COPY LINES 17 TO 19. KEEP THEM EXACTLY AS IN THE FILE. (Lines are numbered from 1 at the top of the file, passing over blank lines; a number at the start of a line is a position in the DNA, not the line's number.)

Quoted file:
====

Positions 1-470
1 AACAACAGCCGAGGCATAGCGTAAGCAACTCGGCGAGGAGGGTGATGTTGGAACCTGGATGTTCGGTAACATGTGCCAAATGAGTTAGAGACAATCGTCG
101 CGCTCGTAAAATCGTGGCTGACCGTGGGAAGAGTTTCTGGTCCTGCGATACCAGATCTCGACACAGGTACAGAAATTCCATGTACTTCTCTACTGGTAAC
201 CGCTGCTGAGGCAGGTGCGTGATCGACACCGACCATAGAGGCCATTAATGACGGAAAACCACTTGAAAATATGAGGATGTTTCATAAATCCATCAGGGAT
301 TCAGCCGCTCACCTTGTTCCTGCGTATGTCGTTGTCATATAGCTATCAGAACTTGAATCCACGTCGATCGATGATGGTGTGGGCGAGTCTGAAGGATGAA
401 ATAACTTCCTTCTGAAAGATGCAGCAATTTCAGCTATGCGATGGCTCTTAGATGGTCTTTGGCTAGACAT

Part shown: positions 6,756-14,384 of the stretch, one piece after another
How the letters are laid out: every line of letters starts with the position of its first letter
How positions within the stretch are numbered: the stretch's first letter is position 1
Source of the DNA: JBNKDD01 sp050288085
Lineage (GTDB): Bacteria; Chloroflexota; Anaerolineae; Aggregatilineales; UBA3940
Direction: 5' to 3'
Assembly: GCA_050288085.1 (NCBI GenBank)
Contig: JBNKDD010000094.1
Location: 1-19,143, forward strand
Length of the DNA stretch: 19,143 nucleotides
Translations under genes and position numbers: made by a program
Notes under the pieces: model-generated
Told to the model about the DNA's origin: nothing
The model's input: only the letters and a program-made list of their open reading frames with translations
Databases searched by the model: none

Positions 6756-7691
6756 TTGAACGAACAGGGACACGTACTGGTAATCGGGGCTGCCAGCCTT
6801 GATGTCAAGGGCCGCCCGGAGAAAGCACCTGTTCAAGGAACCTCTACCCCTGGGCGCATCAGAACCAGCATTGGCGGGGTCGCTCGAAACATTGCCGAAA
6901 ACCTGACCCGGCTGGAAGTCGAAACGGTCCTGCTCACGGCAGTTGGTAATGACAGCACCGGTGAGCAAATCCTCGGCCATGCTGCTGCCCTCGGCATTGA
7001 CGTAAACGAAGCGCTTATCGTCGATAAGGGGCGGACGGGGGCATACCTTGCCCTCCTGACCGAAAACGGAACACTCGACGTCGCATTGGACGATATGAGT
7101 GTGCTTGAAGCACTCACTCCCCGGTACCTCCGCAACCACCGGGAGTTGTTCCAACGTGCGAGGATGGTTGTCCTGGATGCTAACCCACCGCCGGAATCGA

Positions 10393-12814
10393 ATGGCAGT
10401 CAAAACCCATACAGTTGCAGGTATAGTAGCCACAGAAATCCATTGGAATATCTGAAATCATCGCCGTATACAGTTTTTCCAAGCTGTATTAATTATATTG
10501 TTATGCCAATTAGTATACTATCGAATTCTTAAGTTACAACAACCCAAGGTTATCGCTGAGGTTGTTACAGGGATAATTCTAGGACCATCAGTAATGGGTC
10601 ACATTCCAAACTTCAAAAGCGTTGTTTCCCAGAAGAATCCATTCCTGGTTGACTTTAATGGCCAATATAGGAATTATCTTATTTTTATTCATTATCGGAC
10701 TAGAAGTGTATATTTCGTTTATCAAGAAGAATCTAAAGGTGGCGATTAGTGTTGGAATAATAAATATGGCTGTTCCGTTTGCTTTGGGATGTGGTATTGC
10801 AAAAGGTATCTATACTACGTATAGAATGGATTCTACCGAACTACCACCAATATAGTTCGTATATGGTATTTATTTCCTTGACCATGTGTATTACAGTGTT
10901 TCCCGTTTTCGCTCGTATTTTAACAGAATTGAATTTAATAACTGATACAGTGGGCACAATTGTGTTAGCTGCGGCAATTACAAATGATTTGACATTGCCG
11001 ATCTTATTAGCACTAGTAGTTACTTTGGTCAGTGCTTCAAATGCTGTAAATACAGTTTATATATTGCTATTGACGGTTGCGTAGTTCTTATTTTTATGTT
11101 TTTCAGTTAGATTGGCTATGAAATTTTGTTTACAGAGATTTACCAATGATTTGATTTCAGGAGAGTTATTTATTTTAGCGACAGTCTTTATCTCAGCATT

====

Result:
Translations under genes and position numbers: made by a program
Notes under the pieces: model-generated
Told to the model about the DNA's origin: nothing